We don't have to agree with everything for something to be interesting. I'm very surprised you wouldn't even find the Bible interesting to read, given what a massive role it has played in the world, whether you follow it or not. I don't, by the way, but has part of keeping myself informed it really is a fascinating read imo.

CatteStreet · 26/11/2019 16:16

'It's the first of the 9 lessons from the hugely popular lessons and carols service! The carols change but the lessons don't. It's the story of fall and redemption; a narrative arc across both Testaments. Magnificent.'

This! If they're following the 9 lessons format, it has to be in there.

Nettleskeins · 26/11/2019 16:17

And it isn't Ezekiel. After all the Catholic Church makes a point of picking some passages and not others in the Liturgical calendar and the priest was expected to explain what the point of the passages were in the homily.

RevolutionofOurTime · 26/11/2019 16:23

You see, if you are Christian (as I was raised), I don’t think you need to be reminded of the fall at every opportunity. It’s part of what you already know about your faith. It’s part of the Credo - you know that story by heart.
The Christmas service (certainly in my catholic tradition at least) is not meant to replace a full Sunday school education - but to focus on the joyful part of baby Jesus being born. There is plenty of good story telling in the NT to cover this, without the need to revisit the fall (in the Genesis).
Anyways, as I said above, I understand it’s standard and we will ride along with it.

OP posts:
churchandstate · 26/11/2019 16:28

As a Catholic, I can find no issue with reminding worshippers of why Jesus was born. It’s integral.

I get that you want a nice service, but that really isn’t the sole purpose of a Christmas service. It’s not “ooh look at the lovely baby”. It’s “Joy of joys - we no longer need to fear original sin.”

RevolutionofOurTime · 26/11/2019 16:29

And just because it is part of the “nine lessons” (whoever set those) doesn’t mean we cannot be critical of the inclusion of certain verses, especially when they are blatantly sexist. Tradition does not trump everything. The nativity story does not need the bit where Eve is blamed for evil visiting Eden. It makes sense without it.

OP posts:
churchandstate · 26/11/2019 16:30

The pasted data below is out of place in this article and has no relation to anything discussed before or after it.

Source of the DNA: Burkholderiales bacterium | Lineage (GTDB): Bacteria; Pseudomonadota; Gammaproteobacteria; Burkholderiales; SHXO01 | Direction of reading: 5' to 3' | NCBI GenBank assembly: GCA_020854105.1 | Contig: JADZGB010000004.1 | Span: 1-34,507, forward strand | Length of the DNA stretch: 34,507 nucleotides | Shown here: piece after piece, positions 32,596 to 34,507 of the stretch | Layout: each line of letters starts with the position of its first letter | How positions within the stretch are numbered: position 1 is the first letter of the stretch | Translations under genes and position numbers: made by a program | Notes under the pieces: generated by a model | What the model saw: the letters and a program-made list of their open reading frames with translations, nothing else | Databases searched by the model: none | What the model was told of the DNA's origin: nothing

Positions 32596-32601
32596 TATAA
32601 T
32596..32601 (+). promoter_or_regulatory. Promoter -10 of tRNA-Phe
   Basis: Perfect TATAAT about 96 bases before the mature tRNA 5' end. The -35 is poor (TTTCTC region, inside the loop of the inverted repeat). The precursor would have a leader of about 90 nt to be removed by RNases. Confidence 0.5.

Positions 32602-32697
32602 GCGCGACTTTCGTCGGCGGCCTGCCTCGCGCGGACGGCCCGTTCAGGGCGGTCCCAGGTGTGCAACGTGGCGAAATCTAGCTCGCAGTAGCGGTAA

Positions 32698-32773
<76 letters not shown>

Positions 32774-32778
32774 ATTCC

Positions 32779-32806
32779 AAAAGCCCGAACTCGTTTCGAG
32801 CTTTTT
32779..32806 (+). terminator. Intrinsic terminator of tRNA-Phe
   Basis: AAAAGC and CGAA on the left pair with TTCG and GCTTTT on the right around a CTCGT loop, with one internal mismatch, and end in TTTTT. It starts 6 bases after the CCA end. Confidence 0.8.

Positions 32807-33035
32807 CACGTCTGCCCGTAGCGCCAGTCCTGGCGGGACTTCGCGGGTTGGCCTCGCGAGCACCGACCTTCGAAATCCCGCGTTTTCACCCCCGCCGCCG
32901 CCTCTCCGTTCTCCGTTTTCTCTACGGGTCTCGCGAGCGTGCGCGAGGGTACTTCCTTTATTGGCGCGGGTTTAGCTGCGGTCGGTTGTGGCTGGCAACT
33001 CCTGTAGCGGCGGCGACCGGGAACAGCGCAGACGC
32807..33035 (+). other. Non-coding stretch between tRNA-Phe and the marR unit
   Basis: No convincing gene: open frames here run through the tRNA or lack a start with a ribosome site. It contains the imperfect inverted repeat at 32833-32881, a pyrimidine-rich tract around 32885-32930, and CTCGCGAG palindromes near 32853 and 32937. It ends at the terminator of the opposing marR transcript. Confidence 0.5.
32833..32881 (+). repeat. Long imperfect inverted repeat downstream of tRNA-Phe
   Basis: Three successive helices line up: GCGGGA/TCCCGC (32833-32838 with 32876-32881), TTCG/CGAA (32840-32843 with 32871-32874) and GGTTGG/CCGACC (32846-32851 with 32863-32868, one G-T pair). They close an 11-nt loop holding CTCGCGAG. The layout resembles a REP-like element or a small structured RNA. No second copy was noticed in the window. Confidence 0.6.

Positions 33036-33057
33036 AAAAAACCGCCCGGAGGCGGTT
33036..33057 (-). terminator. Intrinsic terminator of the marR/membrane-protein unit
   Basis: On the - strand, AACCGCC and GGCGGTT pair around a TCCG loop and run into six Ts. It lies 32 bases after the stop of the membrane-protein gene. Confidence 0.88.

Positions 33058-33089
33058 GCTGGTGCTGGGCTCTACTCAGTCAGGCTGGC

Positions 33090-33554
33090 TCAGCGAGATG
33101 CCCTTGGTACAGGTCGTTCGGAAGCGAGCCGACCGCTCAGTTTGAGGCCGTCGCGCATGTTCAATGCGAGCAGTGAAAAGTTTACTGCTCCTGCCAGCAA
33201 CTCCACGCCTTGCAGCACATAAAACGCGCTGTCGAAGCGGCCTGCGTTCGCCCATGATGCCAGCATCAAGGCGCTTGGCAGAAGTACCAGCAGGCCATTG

Tradition does not trump everything.

Erm... I think in Christianity it does.

The nativity story does not need the bit where Eve is blamed for evil visiting Eden. It makes sense without it.

It doesn’t.


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Watsername · 26/11/2019 16:36

I think it has served its purpose exactly - it has made you think! Christmas isn't just a warm fuzzy story. Jesus came to earth to deal with sin. Miss that bit out and there is no point telling the story at all - nothing to celebrate.

Anonanonanonanonanonanonanon · 26/11/2019 16:39

Nowhere in the Genesis story is "Eve blamed for evil visiting Eden" - the only person who points the finger at Eve is Adam, and he's just trying to weasel out of his own part in the debacle. The thrust of the story is that the man and the woman are equal before God, then equally guilty and equally punished.

And if you can't appreciate an allegory when you see it, then you are seriously lacking in imagination.

Devereux1 · 26/11/2019 16:42

@RevolutionofOurTime "especially when they are blatantly sexist. Tradition does not trump everything. The nativity story does not need the bit where Eve is blamed for evil visiting Eden. It makes sense without it."

I'm sure the nativity story doesn't need Mary being 'raped' by a spirit (she did not consent, this act of rape is much discussed by theologians by the way), the 3 Kings (why no Queens?) etc but it is what it is.

I do hope you're not suggesting editing/mis representation of material to please delicate little stomachs?